Usually, NextDoor is full of lost-dog notices and “Can you recommend a plumber?” posts. But during the crisis it offers great social-distancing ideas, invitations to virtual gatherings, even a Help Map where you can see who needs errands or groceries, and you can volunteer.
My query led me first to a group of young women, all sent home from college, who gather in the parking lot of Weston Middle School, where they had been together years ago. They park their cars in a circle, sit on their trunks, 15 feet apart, and just hang out. It’s glorious. I filmed it from overhead, with my drone.
I also heard from Westport Library fundraiser Barbara Durham, who lives in an apartment building in Bridgeport. She told me that some evenings she gathers with her neighbors across the elevator lobby, each pulling a chair into her apartment doorway, for “Cocktails in the Foyer.” I drove over to film one of these wonderful social-distance parties.
I love how the story came out. I’m grateful to everyone who helped, who allowed me to film them, and who believed in the idea. (That includes my bosses at “CBS Sunday Morning,” who took a leap of faith in trusting me to deliver a story they wouldn’t see until it was finished.)
Once we’re allowed to be close to each other again, I’ll thank you all in person —with a tender, heartfelt elbow bump.
But enough about David’s back story. Click below for his piece — and Westport and Weston’s contribution to surviving in our new work-at-home world.
Alert reader/nationally known tech guru/writer/TV star/proud Westport parent David Pogue writes:
Last year at this time, I wrote a guest post for “06880” about the Hasbro North American School Scrabble Tournament. The huge, 2-day event for kids was in its 16th year. First prize for the middle-school division: $10,000.
The reason: Last year, my son Jeffrey — then a Bedford Middle School 7th grader — and his partner Noah won it.
This weekend, they went back to defend their championship.
The North American School Scrabble Championship competition.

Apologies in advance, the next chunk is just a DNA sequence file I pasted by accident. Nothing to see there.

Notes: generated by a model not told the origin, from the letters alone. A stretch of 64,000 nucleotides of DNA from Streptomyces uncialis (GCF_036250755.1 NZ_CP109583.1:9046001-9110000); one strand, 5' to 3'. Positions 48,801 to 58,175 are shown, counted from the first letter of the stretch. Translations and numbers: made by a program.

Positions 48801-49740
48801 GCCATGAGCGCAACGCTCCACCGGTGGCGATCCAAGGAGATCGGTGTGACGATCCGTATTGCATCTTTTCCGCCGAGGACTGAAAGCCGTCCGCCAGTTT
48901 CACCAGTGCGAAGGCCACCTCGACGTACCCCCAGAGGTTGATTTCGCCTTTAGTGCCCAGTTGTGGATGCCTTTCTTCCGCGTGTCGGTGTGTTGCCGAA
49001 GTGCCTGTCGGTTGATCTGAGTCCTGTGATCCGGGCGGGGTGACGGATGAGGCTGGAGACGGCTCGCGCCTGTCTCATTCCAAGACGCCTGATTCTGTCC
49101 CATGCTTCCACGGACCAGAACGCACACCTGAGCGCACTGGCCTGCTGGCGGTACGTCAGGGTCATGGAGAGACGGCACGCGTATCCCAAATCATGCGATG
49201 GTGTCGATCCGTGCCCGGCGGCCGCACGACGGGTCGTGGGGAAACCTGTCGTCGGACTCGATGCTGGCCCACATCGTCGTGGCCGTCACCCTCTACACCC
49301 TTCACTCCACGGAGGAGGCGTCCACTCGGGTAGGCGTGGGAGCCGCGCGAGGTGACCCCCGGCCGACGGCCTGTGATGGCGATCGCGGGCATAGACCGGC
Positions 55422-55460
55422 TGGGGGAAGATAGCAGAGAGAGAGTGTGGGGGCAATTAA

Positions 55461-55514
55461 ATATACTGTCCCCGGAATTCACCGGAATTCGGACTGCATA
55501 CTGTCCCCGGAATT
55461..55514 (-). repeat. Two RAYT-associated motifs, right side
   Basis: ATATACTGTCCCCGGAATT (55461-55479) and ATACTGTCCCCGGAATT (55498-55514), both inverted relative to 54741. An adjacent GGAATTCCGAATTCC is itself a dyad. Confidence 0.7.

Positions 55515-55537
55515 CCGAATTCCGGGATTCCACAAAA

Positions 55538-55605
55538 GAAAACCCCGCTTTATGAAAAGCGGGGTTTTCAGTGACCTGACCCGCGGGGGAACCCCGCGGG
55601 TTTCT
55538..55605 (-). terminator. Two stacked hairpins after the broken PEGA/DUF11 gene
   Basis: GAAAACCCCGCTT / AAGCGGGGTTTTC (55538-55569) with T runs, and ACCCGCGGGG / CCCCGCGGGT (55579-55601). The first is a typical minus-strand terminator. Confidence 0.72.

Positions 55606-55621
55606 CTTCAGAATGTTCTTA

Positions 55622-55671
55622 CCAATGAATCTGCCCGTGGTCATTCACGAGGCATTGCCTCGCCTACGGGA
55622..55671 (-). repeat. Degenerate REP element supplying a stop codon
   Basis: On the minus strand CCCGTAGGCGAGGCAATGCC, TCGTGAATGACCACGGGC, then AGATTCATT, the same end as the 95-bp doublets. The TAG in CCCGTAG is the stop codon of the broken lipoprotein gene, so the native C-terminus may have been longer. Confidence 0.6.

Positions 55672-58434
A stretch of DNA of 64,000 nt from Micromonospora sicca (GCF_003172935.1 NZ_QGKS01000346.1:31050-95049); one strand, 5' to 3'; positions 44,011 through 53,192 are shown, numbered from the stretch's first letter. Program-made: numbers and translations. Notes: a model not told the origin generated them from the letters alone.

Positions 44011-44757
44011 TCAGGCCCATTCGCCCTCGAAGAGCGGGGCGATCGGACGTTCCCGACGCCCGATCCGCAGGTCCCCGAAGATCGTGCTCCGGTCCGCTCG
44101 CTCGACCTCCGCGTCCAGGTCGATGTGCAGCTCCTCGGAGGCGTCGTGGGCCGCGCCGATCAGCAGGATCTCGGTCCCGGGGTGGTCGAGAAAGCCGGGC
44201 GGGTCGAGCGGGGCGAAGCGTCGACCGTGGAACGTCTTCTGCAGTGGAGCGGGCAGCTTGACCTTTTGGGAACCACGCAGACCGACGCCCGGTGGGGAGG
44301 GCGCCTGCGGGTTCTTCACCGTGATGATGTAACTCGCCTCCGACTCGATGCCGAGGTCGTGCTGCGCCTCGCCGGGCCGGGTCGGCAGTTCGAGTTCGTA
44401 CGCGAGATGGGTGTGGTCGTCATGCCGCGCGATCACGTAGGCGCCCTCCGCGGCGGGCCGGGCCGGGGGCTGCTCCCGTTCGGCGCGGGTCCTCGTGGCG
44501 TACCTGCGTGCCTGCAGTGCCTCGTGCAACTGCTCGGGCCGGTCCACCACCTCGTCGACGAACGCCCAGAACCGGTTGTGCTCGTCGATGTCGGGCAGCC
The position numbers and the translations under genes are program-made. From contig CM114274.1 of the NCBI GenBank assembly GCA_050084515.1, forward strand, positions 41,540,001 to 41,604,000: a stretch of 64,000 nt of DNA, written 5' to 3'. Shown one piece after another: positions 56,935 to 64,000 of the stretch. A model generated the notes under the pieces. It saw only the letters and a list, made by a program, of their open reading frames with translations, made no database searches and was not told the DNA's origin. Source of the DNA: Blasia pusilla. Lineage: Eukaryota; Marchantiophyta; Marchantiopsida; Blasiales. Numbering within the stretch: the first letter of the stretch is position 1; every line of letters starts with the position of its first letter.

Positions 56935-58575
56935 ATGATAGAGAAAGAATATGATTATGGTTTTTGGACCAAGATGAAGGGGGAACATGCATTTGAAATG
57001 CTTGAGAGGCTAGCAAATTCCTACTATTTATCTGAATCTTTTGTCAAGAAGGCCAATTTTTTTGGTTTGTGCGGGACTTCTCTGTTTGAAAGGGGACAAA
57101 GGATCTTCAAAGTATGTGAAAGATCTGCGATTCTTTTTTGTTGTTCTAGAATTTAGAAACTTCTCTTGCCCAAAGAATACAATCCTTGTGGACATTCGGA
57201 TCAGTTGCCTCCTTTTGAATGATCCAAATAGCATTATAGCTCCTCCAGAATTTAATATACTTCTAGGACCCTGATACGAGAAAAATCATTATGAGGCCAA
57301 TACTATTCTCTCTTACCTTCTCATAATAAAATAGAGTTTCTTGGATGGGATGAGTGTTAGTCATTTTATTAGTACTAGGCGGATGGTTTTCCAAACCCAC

There were reasons for optimism: The boys had had another year to prepare, playing Scrabble online every day and studying lists of obscure words.
On the other hand, their team — the Rackmasters — caught everyone by surprise last year. “They kind of came out of nowhere,” said Kevin Belinkoff, a play-by-play commentator (it’s live-streamed, so far-flung family can watch). “They weren’t one of the favored teams coming in, and did a tremendous job.”
Great! But that meant another “out of nowhere” team could sweep the tournament this year.
And of course, luck is a factor. If you get terrible letters — all vowels, for example— it’s hard to win.
This year’s event was held in a Marriott ballroom in Philadelphia. It did not start well. Jeffrey’s partner, Noah Slatkoff, lives in Canada. Thunderstorms canceled his flight. So Noah and his dad drove through the night — 7 1/2 hours — to get there on time.
Nonetheless, the Rackmasters dominated the 6 games of Day One. They defeated their opponents by huge margins (like 603 to 271!). That’s important, because in the event of a tied record at the end, the total point “spread” determines who advances to the finals, for all the marbles.
Jeffrey Pogue (right) and Noah Slatkoff, in the zone.
There weren’t as many marbles this year. Hasbro had a tough 2018 — the demise of Toys R Us hurt sales — and cost-cutting affected the Scrabble championship.
The top prize was $3,000, down from $10,000; the venue was an airport hotel instead of a sports stadium, and the opening party was a ghost of its traditional carnival-like self.
Nobody cared. A kids’ Scrabble tournament is a friendly affair, a chance to spend a weekend away from home, running around with fellow word nerds. It still felt thrilling and well-run.
Day Two did not begin well for our Rackmasters. They lost their first game by 7 points — their first championship loss in 2 years. Their opponents (the Scrabble All-Stars) drew some amazing tiles, including 3 incredibly useful “S”s, both of the blank tiles, and all of the high-point ones: J, X, Q, K, and Z.